Better than: Triple-breasted Mars broads and lamely realist sad-sacks.
Their love nearly ended in a pool of green blood. The sad-eyed cyborg lady of the spacelands was married, it turned out. As our narrator, the Earth-man suitor, tried to steal her away, her jealous cyborg husband shot her. She bled slime. She somehow survived. But the newfound romance wasn't to be. "We really tried, you know? We tried to make a life," Sonny Smith sings on "Green Blood," the last and weirdest track on his band's latest, weirdest, and yet remarkably affecting new album, Antenna to the Afterworld. "But we're so different, such different types."
This isn't quite science-fiction. Through his music, writing, and art — and projects, like last year's live spoken-word performance Sees All Knows All, that combine media — San Francisco's Smith has become a master of the out-there metaphor, of using bluntly unreal situations and characters to evoke very real feelings. His latest album with long-running band the Sunsets deals in fortune-tellers, aliens, and a monster of a woman who lures him to a bed of nails. (There's also some cutting realism, as in "Girl on the Street.") But instead of employing science-fictional elements to defy human gravity, Smith uses them to point at inescapable qualities of the Earthling condition: Loneliness, failing at love, the shock of a friend's sudden death. In "Green Blood," it isn't the jealous cyborg husband who kills the romance — it's their differences as people (or, okay, person and android). When Smith tells the story in his charcoal baritone, his crush sounds as quotidian as blue California sky on a May afternoon: "She was amazing, so intelligent, so beautiful, fun — all those things."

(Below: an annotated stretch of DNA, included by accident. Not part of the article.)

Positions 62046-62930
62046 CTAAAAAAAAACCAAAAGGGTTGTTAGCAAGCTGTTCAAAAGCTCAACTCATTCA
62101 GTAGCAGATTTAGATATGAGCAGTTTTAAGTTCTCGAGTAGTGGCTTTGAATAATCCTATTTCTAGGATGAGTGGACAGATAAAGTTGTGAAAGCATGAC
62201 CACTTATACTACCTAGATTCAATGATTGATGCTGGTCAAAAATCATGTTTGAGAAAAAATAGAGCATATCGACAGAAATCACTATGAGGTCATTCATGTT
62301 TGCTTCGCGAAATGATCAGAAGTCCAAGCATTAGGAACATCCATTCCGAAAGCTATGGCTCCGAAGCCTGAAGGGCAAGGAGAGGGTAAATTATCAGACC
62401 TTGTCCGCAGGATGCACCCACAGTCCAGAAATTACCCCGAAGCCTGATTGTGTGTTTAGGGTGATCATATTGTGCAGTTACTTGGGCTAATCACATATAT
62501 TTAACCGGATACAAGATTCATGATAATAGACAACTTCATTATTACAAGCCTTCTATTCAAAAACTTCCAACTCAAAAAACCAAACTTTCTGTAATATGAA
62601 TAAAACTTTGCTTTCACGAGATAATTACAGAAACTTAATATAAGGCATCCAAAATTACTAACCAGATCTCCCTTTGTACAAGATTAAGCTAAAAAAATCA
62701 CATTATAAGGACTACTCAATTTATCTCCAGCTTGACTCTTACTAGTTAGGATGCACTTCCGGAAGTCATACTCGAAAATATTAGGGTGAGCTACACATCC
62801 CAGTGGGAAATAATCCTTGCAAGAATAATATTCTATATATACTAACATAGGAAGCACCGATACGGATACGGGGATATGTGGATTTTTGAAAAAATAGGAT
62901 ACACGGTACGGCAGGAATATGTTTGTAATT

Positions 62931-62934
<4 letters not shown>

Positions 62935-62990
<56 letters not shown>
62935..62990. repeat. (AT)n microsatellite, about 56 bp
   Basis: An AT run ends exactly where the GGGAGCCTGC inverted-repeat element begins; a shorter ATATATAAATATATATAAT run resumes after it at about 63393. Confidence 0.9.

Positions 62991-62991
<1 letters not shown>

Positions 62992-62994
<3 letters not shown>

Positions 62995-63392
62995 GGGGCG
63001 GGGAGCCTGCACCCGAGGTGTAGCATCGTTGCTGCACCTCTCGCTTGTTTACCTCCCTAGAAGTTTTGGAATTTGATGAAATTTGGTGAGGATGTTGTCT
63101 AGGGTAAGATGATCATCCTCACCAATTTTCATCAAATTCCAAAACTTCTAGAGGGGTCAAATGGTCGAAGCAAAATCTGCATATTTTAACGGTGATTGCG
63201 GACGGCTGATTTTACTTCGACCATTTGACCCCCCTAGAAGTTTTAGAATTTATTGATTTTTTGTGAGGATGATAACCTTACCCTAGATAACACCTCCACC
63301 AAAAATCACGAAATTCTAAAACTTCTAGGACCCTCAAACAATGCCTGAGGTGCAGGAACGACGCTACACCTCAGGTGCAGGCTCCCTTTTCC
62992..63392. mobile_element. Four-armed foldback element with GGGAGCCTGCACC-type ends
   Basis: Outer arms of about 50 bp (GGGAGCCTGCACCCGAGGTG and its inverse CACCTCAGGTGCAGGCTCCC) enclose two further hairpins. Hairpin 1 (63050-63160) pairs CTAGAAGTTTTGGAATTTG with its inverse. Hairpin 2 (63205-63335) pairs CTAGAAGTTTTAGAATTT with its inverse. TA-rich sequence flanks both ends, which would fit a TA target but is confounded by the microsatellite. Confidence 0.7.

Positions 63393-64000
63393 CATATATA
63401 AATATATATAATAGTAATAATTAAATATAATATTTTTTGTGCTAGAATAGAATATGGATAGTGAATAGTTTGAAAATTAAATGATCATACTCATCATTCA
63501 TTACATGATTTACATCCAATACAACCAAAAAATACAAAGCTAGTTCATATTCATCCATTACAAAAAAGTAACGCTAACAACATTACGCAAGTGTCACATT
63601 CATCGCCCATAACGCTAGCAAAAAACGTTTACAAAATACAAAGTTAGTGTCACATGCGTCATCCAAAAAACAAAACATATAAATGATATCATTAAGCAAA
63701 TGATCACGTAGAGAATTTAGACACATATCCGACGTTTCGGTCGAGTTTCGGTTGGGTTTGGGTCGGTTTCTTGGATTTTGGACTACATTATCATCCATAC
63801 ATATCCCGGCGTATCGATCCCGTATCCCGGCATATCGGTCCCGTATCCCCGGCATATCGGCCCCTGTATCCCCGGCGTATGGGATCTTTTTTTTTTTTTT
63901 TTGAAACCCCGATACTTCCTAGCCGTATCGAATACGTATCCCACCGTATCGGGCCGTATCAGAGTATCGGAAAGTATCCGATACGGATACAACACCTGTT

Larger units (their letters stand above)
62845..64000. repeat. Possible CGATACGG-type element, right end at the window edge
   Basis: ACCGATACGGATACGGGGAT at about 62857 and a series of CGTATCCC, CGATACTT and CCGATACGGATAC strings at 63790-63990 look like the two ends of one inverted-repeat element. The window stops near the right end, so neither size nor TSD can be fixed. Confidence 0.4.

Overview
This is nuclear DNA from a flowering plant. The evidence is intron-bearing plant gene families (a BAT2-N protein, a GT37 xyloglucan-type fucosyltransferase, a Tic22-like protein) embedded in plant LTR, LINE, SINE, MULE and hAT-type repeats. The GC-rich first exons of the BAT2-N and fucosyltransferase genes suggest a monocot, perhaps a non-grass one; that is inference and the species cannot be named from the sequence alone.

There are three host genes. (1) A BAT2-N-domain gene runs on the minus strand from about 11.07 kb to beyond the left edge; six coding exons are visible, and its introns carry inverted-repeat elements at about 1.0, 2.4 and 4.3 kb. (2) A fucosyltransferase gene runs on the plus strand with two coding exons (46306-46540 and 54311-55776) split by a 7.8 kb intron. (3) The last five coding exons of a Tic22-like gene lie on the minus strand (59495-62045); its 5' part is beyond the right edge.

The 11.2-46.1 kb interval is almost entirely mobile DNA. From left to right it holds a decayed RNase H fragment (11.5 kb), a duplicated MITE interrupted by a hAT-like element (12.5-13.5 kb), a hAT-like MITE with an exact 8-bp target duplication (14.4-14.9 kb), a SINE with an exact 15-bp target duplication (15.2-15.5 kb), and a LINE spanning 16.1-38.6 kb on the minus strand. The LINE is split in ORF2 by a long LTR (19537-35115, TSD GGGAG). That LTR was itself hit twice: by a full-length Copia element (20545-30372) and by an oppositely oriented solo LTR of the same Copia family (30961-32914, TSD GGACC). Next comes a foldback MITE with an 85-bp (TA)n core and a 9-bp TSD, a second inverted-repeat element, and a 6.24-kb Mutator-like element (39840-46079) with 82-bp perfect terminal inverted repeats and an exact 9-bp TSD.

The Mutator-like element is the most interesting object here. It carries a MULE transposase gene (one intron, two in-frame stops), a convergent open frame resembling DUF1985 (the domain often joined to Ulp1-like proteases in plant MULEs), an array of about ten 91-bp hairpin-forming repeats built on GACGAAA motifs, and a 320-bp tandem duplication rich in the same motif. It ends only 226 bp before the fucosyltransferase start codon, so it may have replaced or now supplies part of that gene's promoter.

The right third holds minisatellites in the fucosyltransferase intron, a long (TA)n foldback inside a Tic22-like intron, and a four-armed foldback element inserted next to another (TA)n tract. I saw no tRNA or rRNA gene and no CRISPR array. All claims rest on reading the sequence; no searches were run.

There is always a price of entry to Smith's work. On his previous album with the Sunsets, Longtime Companion, that was country music: Beneath the pedal-steel guitars and tear-in-beer melodies was a piercingly sad, and sometimes funny, break-up album. Smith and the Sunsets have returned to their vintage rock 'n' roll sound on Antenna, but the hurdle here is unrepentant weirdness. The songs are worth suspending disbelief for. On "Palmreader," Smith hints at a lifetime's worth of trouble in a few casual lines: "My life line is fucked up, too/It's covered in scabs and glue/Seems like it's split, split into two/One goes there, one stays here... with you." In three breezy minutes of investigation into the paranormal, Smith gets a moving point across: If even a professional psychic can't make sense of your raw flesh, you're holding some real problems indeed.